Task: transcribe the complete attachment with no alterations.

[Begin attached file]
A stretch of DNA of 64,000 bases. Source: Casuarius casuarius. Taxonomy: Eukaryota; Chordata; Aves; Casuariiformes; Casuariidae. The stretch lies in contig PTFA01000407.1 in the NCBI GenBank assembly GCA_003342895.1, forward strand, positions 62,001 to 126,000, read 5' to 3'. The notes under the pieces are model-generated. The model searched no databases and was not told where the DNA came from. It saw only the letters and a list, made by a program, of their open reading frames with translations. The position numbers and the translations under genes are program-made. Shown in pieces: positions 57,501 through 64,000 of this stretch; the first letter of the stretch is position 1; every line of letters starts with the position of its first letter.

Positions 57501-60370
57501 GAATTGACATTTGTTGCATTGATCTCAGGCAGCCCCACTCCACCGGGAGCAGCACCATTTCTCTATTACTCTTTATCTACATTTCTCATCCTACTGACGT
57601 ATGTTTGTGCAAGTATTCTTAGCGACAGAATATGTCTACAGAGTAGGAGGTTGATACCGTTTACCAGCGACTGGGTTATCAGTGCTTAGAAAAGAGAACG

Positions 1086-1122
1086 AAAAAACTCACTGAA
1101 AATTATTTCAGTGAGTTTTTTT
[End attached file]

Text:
A stretch of DNA of 64,000 bases. Source: Casuarius casuarius. Taxonomy: Eukaryota; Chordata; Aves; Casuariiformes; Casuariidae. The stretch lies in contig PTFA01000407.1 in the NCBI GenBank assembly GCA_003342895.1, forward strand, positions 62,001 to 126,000, read 5' to 3'. The notes under the pieces are model-generated. The model searched no databases and was not told where the DNA came from. It saw only the letters and a list, made by a program, of their open reading frames with translations. The position numbers and the translations under genes are program-made. Shown in pieces: positions 57,501 through 64,000 of this stretch; the first letter of the stretch is position 1; every line of letters starts with the position of its first letter.

Positions 57501-60370
57501 GAATTGACATTTGTTGCATTGATCTCAGGCAGCCCCACTCCACCGGGAGCAGCACCATTTCTCTATTACTCTTTATCTACATTTCTCATCCTACTGACGT
57601 ATGTTTGTGCAAGTATTCTTAGCGACAGAATATGTCTACAGAGTAGGAGGTTGATACCGTTTACCAGCGACTGGGTTATCAGTGCTTAGAAAAGAGAACG

Positions 1086-1122
1086 AAAAAACTCACTGAA
1101 AATTATTTCAGTGAGTTTTTTT